Pine Siskin Invasion

I’ve been blessed with several irruptive species in my garden this year. I’ve posted several pictures of the White winged crossbills that have taken precedence over the Pine Siskins and Purple Finches. Unlike last year, this year has been pretty poor for Purple finches and I only had a few around at the beginning of the winter. The Pine Siskins seemed to be following the same pattern and for most of the winter I’ve only had two at the feeders. With reports coming in of Common redpoll in New Jersey, I headed out to buy a thistle tube feeder to supplement my thistle sock. I was quickly rewarded with many American Goldfinches with two Pine Siskins mixed into the flock.

Well this morning I looked out at the feeders and saw a mass of finches. The balance had swung and there were actually more Siskins than Goldfinches. To date I haven’t seen a Redpoll but I am still hopeful that they’ll swing by even if it’s just for a day or two.

Breaks on!

Dropping in for a bite

Is that eye liner?


Exciting new blog!

A few weeks back I posted some Short eared owl photos from a young birder by the name of Kyle. Kyle and I share a passion for owls and I asked him permission to post some of his incredible Short eared owl pictures that he sent me.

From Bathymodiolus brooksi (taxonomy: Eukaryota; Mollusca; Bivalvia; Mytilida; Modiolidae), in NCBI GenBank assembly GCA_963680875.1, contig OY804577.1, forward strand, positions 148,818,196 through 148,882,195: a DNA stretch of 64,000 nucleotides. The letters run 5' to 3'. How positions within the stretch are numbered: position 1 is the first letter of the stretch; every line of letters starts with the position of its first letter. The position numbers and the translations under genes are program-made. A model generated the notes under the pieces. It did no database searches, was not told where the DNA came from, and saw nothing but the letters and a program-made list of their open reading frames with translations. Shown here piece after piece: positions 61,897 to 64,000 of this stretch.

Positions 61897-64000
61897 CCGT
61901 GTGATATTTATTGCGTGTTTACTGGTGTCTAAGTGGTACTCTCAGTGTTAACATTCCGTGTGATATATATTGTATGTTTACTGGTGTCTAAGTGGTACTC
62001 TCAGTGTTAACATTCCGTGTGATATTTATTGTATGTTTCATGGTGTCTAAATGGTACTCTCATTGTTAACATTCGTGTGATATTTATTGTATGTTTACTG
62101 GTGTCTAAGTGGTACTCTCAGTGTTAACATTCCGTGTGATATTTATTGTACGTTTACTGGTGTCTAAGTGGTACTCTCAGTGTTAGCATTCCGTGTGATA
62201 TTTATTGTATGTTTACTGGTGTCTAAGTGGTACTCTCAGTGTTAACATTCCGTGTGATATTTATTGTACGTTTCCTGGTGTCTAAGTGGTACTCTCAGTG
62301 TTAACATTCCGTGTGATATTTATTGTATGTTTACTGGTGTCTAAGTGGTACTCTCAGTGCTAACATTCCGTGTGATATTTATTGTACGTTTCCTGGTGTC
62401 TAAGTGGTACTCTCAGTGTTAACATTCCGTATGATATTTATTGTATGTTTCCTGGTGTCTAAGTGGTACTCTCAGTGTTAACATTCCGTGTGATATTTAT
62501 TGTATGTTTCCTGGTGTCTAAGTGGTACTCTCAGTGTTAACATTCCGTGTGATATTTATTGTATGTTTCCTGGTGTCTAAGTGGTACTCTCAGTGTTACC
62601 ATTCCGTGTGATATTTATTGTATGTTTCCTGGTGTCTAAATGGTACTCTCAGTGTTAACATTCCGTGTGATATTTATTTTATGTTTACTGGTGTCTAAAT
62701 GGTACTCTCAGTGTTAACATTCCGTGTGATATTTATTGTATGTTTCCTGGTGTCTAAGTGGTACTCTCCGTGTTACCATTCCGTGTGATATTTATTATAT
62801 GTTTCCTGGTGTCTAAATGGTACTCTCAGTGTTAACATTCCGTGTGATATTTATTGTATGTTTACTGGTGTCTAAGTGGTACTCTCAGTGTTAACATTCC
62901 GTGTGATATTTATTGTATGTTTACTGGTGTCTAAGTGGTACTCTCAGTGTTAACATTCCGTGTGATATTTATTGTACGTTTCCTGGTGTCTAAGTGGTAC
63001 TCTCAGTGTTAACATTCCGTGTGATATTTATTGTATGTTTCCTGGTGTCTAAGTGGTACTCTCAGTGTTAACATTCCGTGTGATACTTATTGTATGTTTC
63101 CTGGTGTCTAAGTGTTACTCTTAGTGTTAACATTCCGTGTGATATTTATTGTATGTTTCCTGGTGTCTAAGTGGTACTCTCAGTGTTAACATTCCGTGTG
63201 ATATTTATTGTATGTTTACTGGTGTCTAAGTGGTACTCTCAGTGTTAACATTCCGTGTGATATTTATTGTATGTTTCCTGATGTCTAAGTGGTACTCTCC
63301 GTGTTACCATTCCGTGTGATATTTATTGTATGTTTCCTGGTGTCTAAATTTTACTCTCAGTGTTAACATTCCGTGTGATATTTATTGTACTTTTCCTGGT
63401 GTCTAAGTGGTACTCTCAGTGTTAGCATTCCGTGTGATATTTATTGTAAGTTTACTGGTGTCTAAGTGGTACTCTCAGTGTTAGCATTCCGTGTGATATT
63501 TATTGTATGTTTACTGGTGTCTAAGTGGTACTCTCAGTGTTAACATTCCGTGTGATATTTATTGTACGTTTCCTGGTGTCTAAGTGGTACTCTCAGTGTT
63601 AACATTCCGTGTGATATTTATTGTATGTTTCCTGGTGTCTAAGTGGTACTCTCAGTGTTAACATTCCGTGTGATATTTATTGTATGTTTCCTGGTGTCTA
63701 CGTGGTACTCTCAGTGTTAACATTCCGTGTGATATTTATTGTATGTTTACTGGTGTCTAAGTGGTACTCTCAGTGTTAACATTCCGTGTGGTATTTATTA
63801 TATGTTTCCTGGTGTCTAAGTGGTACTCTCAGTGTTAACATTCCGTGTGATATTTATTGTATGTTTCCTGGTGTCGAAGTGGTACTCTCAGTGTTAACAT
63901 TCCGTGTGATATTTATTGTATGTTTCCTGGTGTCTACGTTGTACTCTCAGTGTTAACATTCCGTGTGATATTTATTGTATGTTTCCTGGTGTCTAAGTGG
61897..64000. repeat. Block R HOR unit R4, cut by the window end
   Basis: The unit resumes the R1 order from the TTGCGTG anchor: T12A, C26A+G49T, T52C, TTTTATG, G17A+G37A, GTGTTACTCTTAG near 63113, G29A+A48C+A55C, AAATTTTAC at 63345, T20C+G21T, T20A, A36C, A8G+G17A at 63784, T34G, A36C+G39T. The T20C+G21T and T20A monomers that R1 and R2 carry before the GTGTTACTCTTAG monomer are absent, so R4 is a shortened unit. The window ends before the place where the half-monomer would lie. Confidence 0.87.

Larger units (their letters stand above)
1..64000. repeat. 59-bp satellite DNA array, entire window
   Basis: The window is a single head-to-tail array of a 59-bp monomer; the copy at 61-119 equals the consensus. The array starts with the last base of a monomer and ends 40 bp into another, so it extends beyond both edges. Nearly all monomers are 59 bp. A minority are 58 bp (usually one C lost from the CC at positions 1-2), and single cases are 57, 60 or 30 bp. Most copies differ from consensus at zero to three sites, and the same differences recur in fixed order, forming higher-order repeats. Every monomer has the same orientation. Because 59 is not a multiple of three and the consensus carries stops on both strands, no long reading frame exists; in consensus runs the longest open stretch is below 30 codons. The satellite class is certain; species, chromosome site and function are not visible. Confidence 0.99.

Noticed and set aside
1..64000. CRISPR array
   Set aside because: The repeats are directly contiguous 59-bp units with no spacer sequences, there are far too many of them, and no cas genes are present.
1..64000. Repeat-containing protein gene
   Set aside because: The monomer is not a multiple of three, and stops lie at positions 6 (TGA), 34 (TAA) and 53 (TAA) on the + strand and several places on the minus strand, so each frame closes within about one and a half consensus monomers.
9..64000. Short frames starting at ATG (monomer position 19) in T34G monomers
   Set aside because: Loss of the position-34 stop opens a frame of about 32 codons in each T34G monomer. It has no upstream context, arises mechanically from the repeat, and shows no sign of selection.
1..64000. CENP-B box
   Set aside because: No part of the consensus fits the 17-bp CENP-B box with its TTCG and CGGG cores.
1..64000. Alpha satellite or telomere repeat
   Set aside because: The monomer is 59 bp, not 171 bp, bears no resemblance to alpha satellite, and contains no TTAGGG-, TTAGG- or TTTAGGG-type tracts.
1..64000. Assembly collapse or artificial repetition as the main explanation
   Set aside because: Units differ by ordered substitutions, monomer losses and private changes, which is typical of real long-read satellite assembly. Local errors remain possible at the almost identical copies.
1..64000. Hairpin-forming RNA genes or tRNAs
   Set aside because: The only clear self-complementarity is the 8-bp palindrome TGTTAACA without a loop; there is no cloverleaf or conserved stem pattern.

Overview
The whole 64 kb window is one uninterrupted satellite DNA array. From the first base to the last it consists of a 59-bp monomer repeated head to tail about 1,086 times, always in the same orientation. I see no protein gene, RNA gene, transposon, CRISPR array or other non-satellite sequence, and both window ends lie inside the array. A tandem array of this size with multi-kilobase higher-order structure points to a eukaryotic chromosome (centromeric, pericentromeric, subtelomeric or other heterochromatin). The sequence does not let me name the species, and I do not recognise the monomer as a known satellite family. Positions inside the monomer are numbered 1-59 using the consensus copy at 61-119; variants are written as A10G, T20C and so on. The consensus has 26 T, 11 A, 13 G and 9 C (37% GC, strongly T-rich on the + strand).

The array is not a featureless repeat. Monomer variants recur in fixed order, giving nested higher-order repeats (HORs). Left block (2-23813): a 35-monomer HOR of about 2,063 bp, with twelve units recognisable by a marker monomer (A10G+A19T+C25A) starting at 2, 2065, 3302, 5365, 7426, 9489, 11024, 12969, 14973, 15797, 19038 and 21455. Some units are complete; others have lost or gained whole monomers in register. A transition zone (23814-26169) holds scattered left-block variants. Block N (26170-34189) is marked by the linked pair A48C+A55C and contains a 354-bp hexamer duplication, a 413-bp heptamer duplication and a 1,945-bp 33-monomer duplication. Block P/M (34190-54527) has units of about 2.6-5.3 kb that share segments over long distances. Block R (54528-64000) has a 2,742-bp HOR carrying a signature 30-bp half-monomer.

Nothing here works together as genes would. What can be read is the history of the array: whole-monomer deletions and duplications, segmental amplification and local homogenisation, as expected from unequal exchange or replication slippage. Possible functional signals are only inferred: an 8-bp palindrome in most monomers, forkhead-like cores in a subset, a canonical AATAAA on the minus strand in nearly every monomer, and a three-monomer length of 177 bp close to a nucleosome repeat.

Since then Kyle and I have corresponded several times and I’ve encouraged him to start a blog featuring his fantastic photos. He’s taken me up on the suggestion and I’d like to encourage you to check out his site. As you are well aware it can be daunting starting a new blog and your encouragement will be much appreciated. Kyle definitely has a natural talent for bird photography as I’m sure you’ll agree when you check out his site. So far he’s posted photos of Short eared owls, Bald eagles and a Red tailed hawk eating what looks like a delicious lunch. Please pop over to bird-boy’s blog and check out his awesome photos.


Exhibitionist birds of New England: Part III

Sadly, it looks like I'm finally getting to the end of my Superbowl of birding photos. Here is a set of Glaucous gull photos that I snapped while walking down the Dog Bar jetty. We were looking for Purple Sandpiper which had eluded us up until that point. Luckily we found them and a couple of great gull species.

The owl scrum

Sometimes getting a good photo of an owl can require some serious scrumming technique, especially once the crowds find out that a unique bird has been discovered. I had mentioned that I regretted not taking a photo of the actual photography pandemonium that ensued once a few people discovered the Long eared owl during the Super bowl of birding weekend in MA. Well luckily my man Corey from a 10,000 birds had his thinking cap on and snapped a pic. Click here to view the scrum. By the way, I'm the guy right in the front of the scrum and the actual position in rugby would be a prop. Generally props are shorter than 6 foot and they weigh somewhere in the region of 250lbs plus – often closer to the 300lb mark. I would make a terrible prop, as I am 6.1 ft and 215lbs. Nonetheless my commitment paid off and I took some killer shots of the Long eared owl.